So hard for new nurse

Nurses General Nursing


I recently started my career as a nurse in a nursing home where RNs are only allowed to work as charge nurses. This role has been quite challenging for me, but I have been working extremely hard. My colleagues, patients, and DOC have all praised my dedication and effort. However, there is one doctor who has complained about me three times.

Whenever this doctor calls, if I don't immediately know the name of the medication he's referring to, he insists that another nurse take the call. In one instance, he asked me about a patient's eczema, and when I said I would check and get back to him, he had another nurse take over the call. After his three complaints, the DOC, who had always praised my work, suddenly began to criticize everything I did. They claimed they had received negative feedback from patients, colleagues, and doctors. But when I asked what specific feedback my colleagues and patients had given, the DOC couldn't provide any details. It was clear that the main issue stemmed from this one doctor.

The DOC stated that I was not meeting the job requirements, citing that I sometimes speak and act too quickly and highlighting the doctor's feedback. I truly feel that they are discriminating against IENs, new nurses, and those for whom English is a second language. I am seriously considering filing a complaint for discrimination.

Specializes in Oncology, ID, Hepatology, Occy Health.

You need to state politely but firmly that if the DOC cannot give you concrete examples of incidents where you've done or said something wrong or who exactly has complained, then that only constitutes hearsay and you cannot take that seriously as a valid complaint. Explain that if a colleague, and especially a patient had genuinely complained about you then you would take that very seriously indeed and seek to rectify the matter - however if nobody can tell you what you've actually done wrong it's all fairy tales and ***le-tattle which is neither an adult nor a professional way to proceed. 

You could say that as a new nurse you expect some kind of development program and evaluation so that you can be contructively informed how you might improve your performance. Similarly that as this is a two way street, you'd like the opportunity to discuss your disappointment with the seemingly poor support you've received. Equally, doctors aren't gods and you could express how unprofessional you find it that this doctor in particular speaks to you rudely. Explain that if he puts you on edge, of course you're going to fluff your anwsers since you're only human. Is there an in house procedure by which YOU can complain about HIS behaviour? Does the Grievance Procedure exist where you work? Is there an HR person you can discuss with this? I don't know how nursing homes work in the US but is there some kind of licensing body or state apparatus which should be ensuring the home is functioning well in the interests of its patients - AND STAFF?

Are you unionised? If so seek their advice. Otherwise a conversation with an employment lawyer might be a wise step to take. Start to document everything that's said to you and keep it for yourself. This sounds like you're now being bullied by a previously supportive DOC who hasn't got the guts to stand up to a doctor throwing his toys out of the crib. You mentioned discrimination against non-anglophones. Your English above is fine. Has somebody actually made comments which could be construed as xenophobic? If so document them.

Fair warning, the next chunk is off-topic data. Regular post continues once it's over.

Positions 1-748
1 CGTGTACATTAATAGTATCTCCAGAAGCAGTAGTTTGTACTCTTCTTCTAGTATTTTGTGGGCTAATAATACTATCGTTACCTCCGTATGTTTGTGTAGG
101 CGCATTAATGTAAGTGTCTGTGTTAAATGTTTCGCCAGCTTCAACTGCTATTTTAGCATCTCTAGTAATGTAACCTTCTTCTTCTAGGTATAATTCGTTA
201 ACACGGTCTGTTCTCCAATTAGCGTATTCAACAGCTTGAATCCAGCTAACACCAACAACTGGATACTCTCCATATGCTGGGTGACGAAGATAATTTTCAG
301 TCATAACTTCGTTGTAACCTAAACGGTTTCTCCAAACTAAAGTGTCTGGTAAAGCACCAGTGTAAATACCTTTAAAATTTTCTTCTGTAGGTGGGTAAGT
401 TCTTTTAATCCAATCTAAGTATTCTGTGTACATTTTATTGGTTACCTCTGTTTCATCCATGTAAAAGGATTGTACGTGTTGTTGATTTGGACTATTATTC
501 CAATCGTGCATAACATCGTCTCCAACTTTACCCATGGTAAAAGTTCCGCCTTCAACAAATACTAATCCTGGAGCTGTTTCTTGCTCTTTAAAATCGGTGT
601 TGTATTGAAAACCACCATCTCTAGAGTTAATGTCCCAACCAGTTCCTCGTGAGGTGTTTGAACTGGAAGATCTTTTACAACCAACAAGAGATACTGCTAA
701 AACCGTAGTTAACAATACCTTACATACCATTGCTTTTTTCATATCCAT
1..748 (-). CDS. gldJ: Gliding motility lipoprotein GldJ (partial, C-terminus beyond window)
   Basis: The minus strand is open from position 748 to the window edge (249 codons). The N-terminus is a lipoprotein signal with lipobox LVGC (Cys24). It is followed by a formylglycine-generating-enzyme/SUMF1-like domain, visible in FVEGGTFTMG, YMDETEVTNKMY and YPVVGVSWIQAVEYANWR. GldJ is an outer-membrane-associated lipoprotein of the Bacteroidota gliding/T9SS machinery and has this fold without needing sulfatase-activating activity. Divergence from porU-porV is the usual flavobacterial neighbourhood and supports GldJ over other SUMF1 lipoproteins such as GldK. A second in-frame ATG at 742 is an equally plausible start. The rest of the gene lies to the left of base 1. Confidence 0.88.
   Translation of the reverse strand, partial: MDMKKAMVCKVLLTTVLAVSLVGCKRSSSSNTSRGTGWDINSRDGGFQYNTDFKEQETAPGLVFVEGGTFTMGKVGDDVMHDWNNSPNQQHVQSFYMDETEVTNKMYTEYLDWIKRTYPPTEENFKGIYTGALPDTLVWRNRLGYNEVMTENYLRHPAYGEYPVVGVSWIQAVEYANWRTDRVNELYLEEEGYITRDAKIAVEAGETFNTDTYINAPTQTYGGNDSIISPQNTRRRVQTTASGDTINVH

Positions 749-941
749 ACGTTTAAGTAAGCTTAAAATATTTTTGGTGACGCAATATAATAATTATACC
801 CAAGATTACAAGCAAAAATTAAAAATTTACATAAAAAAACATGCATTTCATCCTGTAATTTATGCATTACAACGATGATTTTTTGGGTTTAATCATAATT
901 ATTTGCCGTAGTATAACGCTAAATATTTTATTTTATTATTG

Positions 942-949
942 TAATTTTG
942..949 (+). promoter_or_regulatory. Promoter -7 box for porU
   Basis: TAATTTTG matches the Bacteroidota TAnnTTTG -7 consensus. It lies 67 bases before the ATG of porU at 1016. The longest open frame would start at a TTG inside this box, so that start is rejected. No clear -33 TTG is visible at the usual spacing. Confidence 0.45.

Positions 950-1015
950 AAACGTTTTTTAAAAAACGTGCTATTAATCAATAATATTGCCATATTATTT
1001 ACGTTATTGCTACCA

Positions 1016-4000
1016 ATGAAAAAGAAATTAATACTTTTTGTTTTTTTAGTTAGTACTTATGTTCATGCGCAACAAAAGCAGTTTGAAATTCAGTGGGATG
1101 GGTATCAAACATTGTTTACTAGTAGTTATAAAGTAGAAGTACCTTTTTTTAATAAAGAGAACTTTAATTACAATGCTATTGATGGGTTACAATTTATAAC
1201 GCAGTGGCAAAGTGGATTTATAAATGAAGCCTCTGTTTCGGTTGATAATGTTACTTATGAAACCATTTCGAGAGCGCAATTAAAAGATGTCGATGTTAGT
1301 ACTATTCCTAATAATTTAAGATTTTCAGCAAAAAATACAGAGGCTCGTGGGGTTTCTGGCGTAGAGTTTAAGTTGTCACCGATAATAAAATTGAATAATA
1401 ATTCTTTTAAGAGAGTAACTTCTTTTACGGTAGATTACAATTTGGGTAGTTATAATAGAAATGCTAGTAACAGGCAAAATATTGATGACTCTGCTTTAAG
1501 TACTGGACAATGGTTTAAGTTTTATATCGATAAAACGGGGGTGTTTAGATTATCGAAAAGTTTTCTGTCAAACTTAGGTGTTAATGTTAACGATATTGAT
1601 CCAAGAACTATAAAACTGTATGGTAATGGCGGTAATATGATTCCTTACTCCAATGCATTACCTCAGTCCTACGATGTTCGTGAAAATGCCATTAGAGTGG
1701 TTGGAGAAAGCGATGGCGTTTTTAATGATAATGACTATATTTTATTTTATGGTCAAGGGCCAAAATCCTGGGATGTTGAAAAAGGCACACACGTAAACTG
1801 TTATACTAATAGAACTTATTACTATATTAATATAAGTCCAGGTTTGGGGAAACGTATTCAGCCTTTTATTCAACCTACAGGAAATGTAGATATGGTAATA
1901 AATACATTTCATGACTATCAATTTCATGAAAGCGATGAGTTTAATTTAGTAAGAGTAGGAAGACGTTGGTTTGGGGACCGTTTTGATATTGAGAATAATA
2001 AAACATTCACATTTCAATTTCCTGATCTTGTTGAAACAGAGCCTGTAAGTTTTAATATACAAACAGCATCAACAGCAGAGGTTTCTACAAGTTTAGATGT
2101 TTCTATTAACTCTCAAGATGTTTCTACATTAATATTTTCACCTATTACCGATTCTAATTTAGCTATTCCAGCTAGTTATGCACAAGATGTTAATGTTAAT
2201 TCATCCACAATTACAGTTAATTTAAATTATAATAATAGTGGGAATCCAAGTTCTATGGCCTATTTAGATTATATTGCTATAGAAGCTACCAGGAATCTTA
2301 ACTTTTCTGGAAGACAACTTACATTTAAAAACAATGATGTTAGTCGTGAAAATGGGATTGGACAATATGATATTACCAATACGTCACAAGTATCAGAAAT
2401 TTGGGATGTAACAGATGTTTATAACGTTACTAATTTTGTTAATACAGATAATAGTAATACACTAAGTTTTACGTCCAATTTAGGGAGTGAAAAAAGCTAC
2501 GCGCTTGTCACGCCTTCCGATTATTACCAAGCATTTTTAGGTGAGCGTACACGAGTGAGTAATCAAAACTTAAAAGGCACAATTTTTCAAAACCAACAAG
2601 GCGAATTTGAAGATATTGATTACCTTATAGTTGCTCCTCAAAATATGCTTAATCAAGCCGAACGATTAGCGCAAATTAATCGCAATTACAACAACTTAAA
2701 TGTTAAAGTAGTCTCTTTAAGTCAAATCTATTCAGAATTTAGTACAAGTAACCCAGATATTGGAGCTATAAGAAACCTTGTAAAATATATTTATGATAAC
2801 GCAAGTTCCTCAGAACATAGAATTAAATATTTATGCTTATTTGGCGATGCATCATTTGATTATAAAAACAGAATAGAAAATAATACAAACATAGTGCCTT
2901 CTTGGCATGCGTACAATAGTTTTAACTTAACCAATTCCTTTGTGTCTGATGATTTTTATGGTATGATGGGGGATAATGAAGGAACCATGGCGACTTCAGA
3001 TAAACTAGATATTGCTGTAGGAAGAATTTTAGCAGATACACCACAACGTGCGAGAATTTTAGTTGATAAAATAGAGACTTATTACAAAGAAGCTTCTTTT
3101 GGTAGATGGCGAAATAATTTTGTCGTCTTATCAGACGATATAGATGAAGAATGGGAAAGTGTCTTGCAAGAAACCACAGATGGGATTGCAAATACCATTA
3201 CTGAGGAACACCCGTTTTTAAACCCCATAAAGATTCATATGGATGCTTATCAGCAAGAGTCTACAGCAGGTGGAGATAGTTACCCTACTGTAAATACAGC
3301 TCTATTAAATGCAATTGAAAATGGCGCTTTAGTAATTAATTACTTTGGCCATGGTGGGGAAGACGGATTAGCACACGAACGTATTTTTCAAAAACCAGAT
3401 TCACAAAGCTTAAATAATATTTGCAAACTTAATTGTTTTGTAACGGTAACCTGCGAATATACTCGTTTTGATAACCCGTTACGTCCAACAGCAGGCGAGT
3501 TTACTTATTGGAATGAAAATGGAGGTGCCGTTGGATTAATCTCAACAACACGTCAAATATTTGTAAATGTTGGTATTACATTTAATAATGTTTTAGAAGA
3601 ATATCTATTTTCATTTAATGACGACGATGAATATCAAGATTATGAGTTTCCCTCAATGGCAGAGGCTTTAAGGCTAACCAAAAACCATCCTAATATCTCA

This will only stop if you show strength and demonstrate that you won't be bullied. It's hard to stay calm and not get emotional since these things hurt deeply, but really, a calm head is what will help you most here.

The alternative is to grit your teeth, stick it out for what might be regarded as a respectable length of time to stay, say until you've been there a year, and then look for other jobs on the very valid grounds that as a new RN you need to vary your experience.

Good luck. 

Specializes in Oncology, ID, Hepatology, Occy Health.
DavidFR said:

 it's all fairy tales and ***le-tattle which is neither an adult nor a

I can't believe that got asterisked out 😅

Specializes in Vents, Telemetry, Home Care, Home infusion.
DavidFR said:

I can't believe that got asterisked out 😅

Just auto sensor.  😏

You offered good advice. Explain what DOC stands for as not term I've seen in SNFs so can add my thoughts.

First, I am sorry to hear of the hard time you are having with this. Regardless of reason it is unfair and wrong.


I truly feel that they are discriminating against IENs, new nurses, and those for whom English is a second language. I am seriously considering filing a complaint for discrimination.

Certainly possible. But have to say that it's probably sort of rare to find a nurse who hasn't been the victim of someone who just can't seem to play nice with the new nurse at one point or another--and  not just brand new nurses but sometimes experienced nurses trying to establish themselves in a new workplace. Unfortunately it isn't uncommon. I do think it is 100% inappropriate and qualifies as what these days would be considered hostile/bullying behavior. Regardless of underpinnings it isn't a bad idea to keep record of incidents and inappropriate treatment and if it does seem that there is discrimination on the bases you mention they should have to answer for that. Completely unacceptable.

I agree with @DavidFR; whether you plan to stay or plan to go I would not let them see me trip over myself or go to pieces over this. They're gonna do what they're gonna do anyway (as far as railroading/terminating you over the complaints or not), so they might as well hear that this is inappropriate; there's some small chance that a show of strength would be enough of a surprise that they decide to slow their roll.

If it's just a crappy place then it might be best to decide whether any of it is worth it to you. If it were me I would start looking for a better place right now.  While job hopping is not a good look, there really isn't anything noble about staying and taking abuse working for jerks. In my opinion there's nothing wrong with deciding to move on and spend your "formative years" (novice/beginner years) actually learning and growing instead of fighting against crap like this.

I hope things turn around fast or that you find something better fast.

Take care

Specializes in Postpartum/Public Health.

I'm truly sorry to hear about the challenges you're facing in your nursing role. Discrimination and unfair treatment can be incredibly disheartening, especially when you're working hard and receiving praise from others. Here are some ways to navigate the situation that I came up with:

Document Everything:

Keep a detailed record of incidents, interactions, and feedback. Note dates, times, and specifics.